How Much Do You Know About the Blue Crab?

Kimberly Bean
Kimberly Bean
Published on May 28, 2018

You might call the blue crab a little temperamental.

Annoy it too much, says National Geographic, and the crustacean’s “prickly disposition” might come out. In fact, the magazine says, blue crabs have short fuses, and they’re quick to use their pincers against any creature that has raised their ire.

While you may know them as the Maryland state crustacean or your favorite local seafood, blue crabs are an important part of the Chesapeake Bay’s ecology and history. Blue crabs will eat just about anything – clams, mussels, dead fish, snails, even other crabs. They do a good job of keeping the population of these creatures in check. But when the number of blue crabs falls due to overfishing or habitat changes, the balance of water like the Bay are thrown off.

Scientifically, blue crabs are called Callinetes sapidus, a Latin phrase that means “savory beautiful swimmer,” a fact that seafood lovers already knew. They get their common name from their sapphire blue claws; females have a little red on the tips of their pincers.

Blue crabs are native to the waters of the Atlantic Ocean from Nova Scotia south along the United States’ East Coast and into the Gulf of Mexico. They are among the most harvested creatures in the world. The Chesapeake Bay is the world’s largest blue crab fishery.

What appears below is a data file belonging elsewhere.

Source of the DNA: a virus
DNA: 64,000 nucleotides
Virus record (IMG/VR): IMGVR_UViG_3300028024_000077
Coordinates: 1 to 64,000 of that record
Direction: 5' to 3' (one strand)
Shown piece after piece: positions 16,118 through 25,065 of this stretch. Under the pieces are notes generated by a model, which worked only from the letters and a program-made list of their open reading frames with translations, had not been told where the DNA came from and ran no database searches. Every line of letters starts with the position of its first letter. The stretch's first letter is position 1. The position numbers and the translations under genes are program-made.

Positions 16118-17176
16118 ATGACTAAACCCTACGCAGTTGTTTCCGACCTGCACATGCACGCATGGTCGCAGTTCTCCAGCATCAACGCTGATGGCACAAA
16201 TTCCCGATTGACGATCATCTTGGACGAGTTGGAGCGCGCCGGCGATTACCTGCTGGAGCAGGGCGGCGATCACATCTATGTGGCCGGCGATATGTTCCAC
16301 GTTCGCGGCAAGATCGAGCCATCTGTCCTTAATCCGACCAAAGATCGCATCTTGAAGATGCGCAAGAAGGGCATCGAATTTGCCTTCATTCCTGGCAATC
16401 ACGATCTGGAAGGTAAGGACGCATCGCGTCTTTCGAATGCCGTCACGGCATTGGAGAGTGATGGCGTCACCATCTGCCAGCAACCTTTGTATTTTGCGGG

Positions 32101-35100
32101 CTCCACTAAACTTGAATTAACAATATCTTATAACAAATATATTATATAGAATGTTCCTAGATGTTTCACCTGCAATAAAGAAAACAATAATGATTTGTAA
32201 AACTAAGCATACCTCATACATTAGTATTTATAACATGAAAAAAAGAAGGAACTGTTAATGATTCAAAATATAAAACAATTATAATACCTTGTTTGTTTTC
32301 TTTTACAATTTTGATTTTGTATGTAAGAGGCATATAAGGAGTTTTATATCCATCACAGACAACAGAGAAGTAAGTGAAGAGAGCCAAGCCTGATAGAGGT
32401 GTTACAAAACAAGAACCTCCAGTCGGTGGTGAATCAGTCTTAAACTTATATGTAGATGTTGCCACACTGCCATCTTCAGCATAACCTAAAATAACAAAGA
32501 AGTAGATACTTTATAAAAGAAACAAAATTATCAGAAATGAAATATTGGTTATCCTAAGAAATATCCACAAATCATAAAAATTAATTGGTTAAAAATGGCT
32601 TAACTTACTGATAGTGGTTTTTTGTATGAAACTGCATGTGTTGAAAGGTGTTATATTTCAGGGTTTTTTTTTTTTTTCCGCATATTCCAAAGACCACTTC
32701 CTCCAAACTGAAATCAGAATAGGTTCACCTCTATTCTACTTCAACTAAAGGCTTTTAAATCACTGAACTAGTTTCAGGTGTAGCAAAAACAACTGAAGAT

Here are a few more facts you can wow your friends with at your next crab feast:

  • Females mate only once during their lifetime.
  • Males mate several times during their lifespan. They perform a leg-waving dance to attract attention during mating season.
  • You can tell males and females apart by looking at their abdomen. This easy, local mnemonic helps you tell the difference: The shape on a female’s abdomen looks like the dome of the Capitol. The shape on a male’s abdomen looks like the Washington Monument.
  • Females release about 2 million eggs, which are swept out into the ocean to mature. The young crabs return to the coastal waters to mate.
  • The average lifespan of a blue crab is three years.
  • Blue crabs are close relatives of the shrimp and lobster.
  • Males are about 9 inches wide.

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